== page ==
Employee at Memphis Kroger warehouse tests positive for coronavirus


CINCINNATI – JULY 15: A sign identifies the Kroger Co. corporate headquarters July 15, 2008 in downtown Cincinnati, Ohio. Kroger is one of the nation’s largest grocery retailers, with fiscal 2007 sales of over $70 billion. (Photo by Scott Olson/Getty Images)

MEMPHIS, Tenn. — An employee at a Kroger distribution warehouse in Memphis tested positive for the coronavirus, a spokesperson confirmed Thursday.

A Kroger spokesperson for the Delta Division Distribution Center told WREG the employee reported testing positive for COVID-19 on Thursday.

The employee hasn’t been in the distribution center since Saturday, and the company said their job was not around food or many people.

“The safety of our associates and customers is our top priority,” the Kroger spokesperson said. “We are supporting the individual, following guidelines from local officials and are taking extreme measures to ensure the safety of all employees at our site.”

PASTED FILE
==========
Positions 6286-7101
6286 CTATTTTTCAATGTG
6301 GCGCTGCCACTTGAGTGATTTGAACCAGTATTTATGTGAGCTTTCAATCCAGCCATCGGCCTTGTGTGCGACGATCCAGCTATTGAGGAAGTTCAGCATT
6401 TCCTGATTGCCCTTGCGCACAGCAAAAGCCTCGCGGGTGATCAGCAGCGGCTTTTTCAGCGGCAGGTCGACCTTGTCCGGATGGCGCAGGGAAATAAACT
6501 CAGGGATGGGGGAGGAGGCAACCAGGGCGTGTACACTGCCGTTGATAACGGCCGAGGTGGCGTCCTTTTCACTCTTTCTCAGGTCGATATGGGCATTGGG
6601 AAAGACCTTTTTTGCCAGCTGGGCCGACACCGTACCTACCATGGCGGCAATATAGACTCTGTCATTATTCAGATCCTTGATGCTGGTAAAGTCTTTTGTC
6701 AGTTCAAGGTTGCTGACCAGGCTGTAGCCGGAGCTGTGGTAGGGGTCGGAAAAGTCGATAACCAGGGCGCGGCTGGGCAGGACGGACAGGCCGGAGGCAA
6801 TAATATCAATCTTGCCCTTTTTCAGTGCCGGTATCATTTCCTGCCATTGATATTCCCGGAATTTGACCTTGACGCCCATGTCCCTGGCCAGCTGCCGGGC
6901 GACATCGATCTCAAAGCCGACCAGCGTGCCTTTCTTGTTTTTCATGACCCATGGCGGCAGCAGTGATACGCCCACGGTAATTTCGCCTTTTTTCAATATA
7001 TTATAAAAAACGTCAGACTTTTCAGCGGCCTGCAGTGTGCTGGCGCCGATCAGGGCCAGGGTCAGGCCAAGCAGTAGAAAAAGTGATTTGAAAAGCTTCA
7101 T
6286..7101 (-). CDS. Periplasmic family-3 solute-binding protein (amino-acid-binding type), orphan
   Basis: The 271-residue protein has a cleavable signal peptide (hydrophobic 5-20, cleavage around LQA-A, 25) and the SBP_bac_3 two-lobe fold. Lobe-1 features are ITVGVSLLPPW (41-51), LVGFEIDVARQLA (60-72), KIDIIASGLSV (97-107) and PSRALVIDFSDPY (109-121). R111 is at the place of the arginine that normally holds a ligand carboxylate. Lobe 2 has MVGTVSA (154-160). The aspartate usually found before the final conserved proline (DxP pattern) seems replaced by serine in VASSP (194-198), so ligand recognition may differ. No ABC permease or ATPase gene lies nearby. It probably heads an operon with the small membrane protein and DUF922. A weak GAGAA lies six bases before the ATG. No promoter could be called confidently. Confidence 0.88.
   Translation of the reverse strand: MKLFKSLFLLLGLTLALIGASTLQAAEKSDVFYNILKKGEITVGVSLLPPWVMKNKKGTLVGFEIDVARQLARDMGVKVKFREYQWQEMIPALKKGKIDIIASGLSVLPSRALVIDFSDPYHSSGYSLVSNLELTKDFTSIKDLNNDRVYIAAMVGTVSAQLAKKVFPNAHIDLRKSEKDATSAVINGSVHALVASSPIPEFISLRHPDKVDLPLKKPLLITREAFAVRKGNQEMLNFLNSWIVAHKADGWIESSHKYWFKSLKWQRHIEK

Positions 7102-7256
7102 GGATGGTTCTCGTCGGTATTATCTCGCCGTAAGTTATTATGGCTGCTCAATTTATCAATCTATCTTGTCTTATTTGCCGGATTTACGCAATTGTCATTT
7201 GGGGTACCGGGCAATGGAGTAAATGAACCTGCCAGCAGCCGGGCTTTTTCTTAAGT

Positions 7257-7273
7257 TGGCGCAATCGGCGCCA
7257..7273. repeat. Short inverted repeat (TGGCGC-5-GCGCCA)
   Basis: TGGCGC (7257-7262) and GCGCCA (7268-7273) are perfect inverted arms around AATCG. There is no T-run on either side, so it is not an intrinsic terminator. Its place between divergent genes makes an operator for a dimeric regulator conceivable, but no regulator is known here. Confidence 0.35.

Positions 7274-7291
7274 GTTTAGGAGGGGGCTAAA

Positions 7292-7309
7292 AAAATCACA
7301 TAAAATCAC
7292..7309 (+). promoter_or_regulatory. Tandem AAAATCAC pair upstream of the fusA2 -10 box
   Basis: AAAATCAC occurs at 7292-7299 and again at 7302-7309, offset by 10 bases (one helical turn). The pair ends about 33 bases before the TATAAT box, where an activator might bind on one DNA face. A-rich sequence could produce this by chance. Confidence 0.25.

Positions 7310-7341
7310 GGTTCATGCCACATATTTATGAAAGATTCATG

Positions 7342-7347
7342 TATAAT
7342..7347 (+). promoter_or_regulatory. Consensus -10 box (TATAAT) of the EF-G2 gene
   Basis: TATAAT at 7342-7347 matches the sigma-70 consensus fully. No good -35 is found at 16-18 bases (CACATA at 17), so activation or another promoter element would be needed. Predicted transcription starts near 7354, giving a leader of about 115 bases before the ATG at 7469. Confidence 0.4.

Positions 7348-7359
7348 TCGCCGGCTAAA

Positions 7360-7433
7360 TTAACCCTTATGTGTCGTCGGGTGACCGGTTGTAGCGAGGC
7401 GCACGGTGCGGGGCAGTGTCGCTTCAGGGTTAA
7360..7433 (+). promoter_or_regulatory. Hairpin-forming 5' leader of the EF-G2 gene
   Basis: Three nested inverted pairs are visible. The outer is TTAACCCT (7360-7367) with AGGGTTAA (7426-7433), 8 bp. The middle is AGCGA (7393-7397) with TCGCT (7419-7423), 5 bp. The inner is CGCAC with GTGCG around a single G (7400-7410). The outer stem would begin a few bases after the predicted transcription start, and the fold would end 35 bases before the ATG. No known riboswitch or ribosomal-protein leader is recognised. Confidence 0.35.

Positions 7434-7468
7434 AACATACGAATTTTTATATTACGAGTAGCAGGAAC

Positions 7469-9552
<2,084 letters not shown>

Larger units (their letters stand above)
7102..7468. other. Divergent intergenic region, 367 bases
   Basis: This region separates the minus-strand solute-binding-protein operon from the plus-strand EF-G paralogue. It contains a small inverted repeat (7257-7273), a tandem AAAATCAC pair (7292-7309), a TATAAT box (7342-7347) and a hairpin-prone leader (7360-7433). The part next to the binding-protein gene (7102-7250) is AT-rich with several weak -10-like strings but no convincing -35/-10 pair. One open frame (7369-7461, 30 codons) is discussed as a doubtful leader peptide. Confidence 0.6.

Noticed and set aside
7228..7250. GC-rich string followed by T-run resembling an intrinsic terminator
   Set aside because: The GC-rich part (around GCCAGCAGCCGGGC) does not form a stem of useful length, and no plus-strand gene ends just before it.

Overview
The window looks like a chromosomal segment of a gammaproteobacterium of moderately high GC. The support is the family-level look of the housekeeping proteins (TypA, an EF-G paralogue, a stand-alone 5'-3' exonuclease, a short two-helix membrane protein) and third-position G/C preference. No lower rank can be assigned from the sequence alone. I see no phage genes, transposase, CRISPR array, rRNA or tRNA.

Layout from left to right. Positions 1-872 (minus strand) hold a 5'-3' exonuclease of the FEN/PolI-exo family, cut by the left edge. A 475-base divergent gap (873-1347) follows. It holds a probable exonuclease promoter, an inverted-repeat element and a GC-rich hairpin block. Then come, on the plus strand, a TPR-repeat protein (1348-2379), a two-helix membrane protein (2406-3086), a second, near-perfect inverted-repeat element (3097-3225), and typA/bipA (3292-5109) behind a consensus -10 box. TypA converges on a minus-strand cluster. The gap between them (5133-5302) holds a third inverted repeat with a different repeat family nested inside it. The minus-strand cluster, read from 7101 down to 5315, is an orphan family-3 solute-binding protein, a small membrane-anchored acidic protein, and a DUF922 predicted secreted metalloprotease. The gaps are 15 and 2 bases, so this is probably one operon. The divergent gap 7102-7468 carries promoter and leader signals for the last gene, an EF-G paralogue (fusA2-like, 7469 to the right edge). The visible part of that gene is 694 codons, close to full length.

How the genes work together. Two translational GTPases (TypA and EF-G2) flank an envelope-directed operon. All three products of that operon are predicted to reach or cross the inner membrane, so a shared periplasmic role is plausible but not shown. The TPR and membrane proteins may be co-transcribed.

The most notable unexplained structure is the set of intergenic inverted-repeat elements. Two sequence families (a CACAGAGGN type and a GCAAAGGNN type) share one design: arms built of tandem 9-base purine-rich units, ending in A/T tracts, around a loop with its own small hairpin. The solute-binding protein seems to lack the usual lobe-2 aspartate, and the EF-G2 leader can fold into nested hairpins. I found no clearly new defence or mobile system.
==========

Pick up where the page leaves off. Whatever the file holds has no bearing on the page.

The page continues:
Despite the positive test, trucks continued to roll into the distribution center Friday.

James E. Jones, president and principal officer for Teamsters Local 667, who represents hundreds of employees at the center, said workers aren’t sure what to make of the situation.

“Everyone is scared,” Jones said. “That’s the biggest thing that we are having to deal with — the fear factor.”

Jones says safety is the key.

“Of course everyone wants to work and do a good job and all of that, but at the same time, everyone wants to be safe and healthy,” Jones said.

Teresa Dickerson with Kroger said the grocery giant is taking steps to ensure that safety to emoployees.

“Right now what we’re doing at the distribution center, we are taking temperatures of everyone coming in the building so that we can monitor everyone right now,” Dickerson said. “We’ve gone through a deep-clean throughout the entire facility, all 600,000 square feet. We did have to stagger those areas to make sure that associates were not there.”

Jones said employees are also asking for gloves, along with staggered break times. 

“It’s not about the money, of course, but we would like some type of compensation for being in this type of environment and being obligated to come to work because we are an essential function,” Jones said.

Dickerson said employees are given paid time off when sick and are receiving bonus pay. 

“They have shown themselves to be superheroes during this time,” she said. “They are working miracles behind the scenes.”

Jones acknowledged at one point employees did receive a $300 bonus, but that was a few weeks ago.

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